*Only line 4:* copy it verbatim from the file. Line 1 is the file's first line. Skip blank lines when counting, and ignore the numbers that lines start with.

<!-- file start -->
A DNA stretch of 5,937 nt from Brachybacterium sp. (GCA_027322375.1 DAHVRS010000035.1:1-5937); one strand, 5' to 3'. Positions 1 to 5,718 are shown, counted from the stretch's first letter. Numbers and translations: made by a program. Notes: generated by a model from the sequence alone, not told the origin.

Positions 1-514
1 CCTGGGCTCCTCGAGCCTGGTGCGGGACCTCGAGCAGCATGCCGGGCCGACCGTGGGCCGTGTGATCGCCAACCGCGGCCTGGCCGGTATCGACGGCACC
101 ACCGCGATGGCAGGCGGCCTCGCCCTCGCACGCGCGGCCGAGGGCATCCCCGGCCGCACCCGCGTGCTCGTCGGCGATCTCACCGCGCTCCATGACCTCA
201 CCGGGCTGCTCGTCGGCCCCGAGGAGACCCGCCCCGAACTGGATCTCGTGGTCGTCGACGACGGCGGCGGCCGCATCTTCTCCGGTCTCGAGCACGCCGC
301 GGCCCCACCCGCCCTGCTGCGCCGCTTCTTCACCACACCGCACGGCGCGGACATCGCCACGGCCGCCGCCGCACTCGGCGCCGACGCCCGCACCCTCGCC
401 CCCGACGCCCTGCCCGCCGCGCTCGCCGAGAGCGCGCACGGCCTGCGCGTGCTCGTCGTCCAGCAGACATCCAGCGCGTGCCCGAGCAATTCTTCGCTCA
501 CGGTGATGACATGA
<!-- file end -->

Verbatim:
101 ACCGCGATGGCAGGCGGCCTCGCCCTCGCACGCGCGGCCGAGGGCATCCCCGGCCGCACCCGCGTGCTCGTCGGCGATCTCACCGCGCTCCATGACCTCA